Aces on Bridge — Daily Columns

The Aces on Bridge: Friday, January 21st, 2011

Dealer: West

Vul: North


7 5 3 2

A J 7

A Q J 9 7 2


Q J 9 8 6 4

Q 4 3 2


8 3


A K 10

6 5 3

A K J 9 6 5 4


K 10 9 8 6 5

K 10 8

Q 10 7 2


South West North East
Pass 1 2
2 2 4 4
5 Pass Pass 5
Pass Pass 6 Dbl.
All Pass      

Opening Lead: eight

“Nothing defines humans better than their willingness to do irrational things in the pursuit of phenomenally unlikely payoffs.”

— Scott Adams

At the Bermuda Congress last year, this deal decided the winner of the teams tournament. McKenzie Myers, South in six hearts doubled, ruffed the club lead in dummy and ran the heart jack. It is tantamount to instant surrender to take this trick, but can West do better? No! If South is allowed to hold the heart jack, he crosses to a top diamond to ruff a club with the trump ace, then ruffs a spade back to hand to play the heart king and 10. Since West has no club left to lead, declarer can win the forced spade return in hand and draw the last trump, then cash the diamonds.


In the other room Myers’ teammates (Bill Souster and Joe Wakefield) reached five spades doubled with the East-West cards after Souster opened the West cards with a bid of two spades.


Against five spades doubled, North led a low diamond, looking for a ruff, but South had clubs under control, so shifted to a low heart. Declarer ruffed and tried to cash the club ace; North ruffed this, and had to be careful now, but exited calamitously with the heart ace. Declarer ruffed, then crossruffed two more diamonds and hearts. That left him in hand to draw three rounds of trumps. In the three-card ending, the last trump squeezed South between his heart king and his guard in clubs. That was plus 650 and a whopping 20 IMPs for Myers.


South Holds:

7 5 3 2
A J 7
A Q J 9 7 2


South West North East
1 Pass 1 Pass
ANSWER: You have a complex hand, but the simplest way to describe it is to raise hearts and forget about spades, since your partner rates strongly to have five or more hearts, or a very good four-carder. A jump to three hearts gets across the general values of your hand, if not the precise shape, fairly accurately.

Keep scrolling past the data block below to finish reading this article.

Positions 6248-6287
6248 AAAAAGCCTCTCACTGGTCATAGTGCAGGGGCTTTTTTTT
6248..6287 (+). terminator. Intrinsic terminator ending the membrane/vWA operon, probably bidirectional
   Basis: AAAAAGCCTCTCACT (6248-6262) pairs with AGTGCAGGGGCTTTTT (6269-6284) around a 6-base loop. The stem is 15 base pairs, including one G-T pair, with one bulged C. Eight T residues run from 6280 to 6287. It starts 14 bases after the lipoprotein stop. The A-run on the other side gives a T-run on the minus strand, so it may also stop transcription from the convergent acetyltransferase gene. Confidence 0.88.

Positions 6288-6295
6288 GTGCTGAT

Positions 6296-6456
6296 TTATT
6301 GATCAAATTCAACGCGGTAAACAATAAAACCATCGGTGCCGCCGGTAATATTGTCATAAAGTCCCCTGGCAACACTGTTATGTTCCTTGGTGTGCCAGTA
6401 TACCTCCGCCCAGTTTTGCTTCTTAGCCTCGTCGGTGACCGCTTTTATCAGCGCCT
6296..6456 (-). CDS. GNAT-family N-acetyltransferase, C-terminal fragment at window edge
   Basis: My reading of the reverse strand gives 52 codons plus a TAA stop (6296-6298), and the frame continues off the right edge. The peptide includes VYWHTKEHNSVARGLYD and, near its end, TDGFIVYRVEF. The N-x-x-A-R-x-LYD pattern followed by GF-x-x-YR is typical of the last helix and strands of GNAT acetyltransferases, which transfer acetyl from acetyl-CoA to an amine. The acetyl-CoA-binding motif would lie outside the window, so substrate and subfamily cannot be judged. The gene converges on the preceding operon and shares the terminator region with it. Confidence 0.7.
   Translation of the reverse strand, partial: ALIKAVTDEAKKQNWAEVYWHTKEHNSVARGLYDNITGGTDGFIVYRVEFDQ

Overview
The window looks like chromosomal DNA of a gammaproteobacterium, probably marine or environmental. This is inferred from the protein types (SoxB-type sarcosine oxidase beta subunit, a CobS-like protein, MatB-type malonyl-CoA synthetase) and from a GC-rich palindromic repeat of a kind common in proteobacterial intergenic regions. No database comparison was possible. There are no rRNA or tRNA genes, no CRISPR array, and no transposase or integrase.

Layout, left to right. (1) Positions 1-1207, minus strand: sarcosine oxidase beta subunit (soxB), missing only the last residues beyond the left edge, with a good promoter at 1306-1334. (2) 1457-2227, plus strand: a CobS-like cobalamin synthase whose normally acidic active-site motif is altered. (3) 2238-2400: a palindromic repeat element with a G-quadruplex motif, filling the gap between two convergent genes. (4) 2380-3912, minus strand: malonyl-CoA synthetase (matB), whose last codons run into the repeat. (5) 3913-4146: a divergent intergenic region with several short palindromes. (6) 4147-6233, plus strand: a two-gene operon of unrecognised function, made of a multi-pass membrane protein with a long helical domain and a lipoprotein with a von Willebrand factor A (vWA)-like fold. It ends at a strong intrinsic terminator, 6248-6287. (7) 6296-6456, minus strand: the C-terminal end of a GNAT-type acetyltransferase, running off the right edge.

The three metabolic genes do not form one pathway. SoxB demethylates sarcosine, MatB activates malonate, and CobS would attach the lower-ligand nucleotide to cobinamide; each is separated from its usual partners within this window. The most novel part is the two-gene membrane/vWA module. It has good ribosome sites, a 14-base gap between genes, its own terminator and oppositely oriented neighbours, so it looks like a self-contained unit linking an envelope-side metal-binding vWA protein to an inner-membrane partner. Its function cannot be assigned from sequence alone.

For details of Bobby Wolff’s autobiography, The Lone Wolff, contact If you would like to contact Bobby Wolff, please leave a comment at this blog. Reproduced with permission of United Feature Syndicate, Inc., Copyright 2011. If you are interested in reprinting The Aces on Bridge column, contact


John Howard GibsonFebruary 4th, 2011 at 4:15 pm

HBJ : Looking at all 4 hands the contract still poses a problem. When looking at just two hands making 12 tricks becomes even more of a problem for those that lack vision.

It seems obvious that 12 tricks can materialise from 6D, 1 club ruff and 5 hearts ( conceding only one to the queen ). But it is all about elimination, safety play and timing……the latter being crucial element. Playing the jack of hearts at trick 2 is clearly an act of an expert, and for anyone else an inspired piece of guesswork !

jim2February 4th, 2011 at 7:02 pm

The hand plays so much easier with a non-club lead.

Perhaps I am mistaken, but I would have expected the double to ask for a spade lead. (“Partner, don’t lead my suit; lead yours.”)

bobbywolffFebruary 4th, 2011 at 7:05 pm

Hi Howard,

You’ve added a deft touch to your already professional judgment.

High-level declarer’s play in bridge must be somewhat like the thinking of Olympic type ice skaters or acrobats. In addition to landing rightside up in your first endeavor you must plan your follow up move to impress everyone watching.

Expert declarer’s play involves original basic truths (such as drawing trump or better said, “getting the kiddies out of the street”) while at the same time being in the right hand to execute your follow-up necessary move. Add trying to anticipate and find an antidote to an adept defender’s counter move and you are almost there.

Please consider what this declarer needed to do with this fantasy hand consisting of 4-0 trump breaks (off side at that) and one’s vulnerability to a clever defender’s duck.

For statistical purposes one can play perhaps 50 years (I’ve already played around 60) of high level bridge or sort-of, and hands and degrees of difficulty like this one may occur perhaps a grand total of only 8 to 10 times, but when they do (and, of course, there is never any warning) one needs the pride present to be ready for it.

We need preparation, experience, understand the language of cards (better to play 2nd and 4th than 1st and 3rd), total concentration and a drumroll announcing the most fun part of detective work (where the cards are most likely to be) before we commit.

When I was about fifteen and already well on my way I used to dream of playing in a bridge World Championship against Terrence Reese and partner and wondering how I would react (other male kids were thinking about girls). Yes it can be nothing short of thrilling, but devoting one’s life to such a thing is a big gamble and parents would be wise to be very careful how they deal with their kids.

See what your introspective comment gleaned. lol

David WarheitFebruary 5th, 2011 at 12:21 am

How about: ruff the opening lead, ruff a spade, ruff a second club with the ace of hearts, then lead the remaining heart to the king and continue hearts. I think this line is better than that of Myers, because it caters for west having a diamond void.

bobbywolffFebruary 5th, 2011 at 12:59 am

Hi David,

But what if East started with the singleton Queen of hearts and diamonds were 2-2? And if you don’t think the bridge gods prey on all of us who even begin to think that we know what we are doing, try another think. Perhaps East would not have doubled with only 2 sets of AKs since he also held the Queen of hearts, but are you ready to bet the farm on it?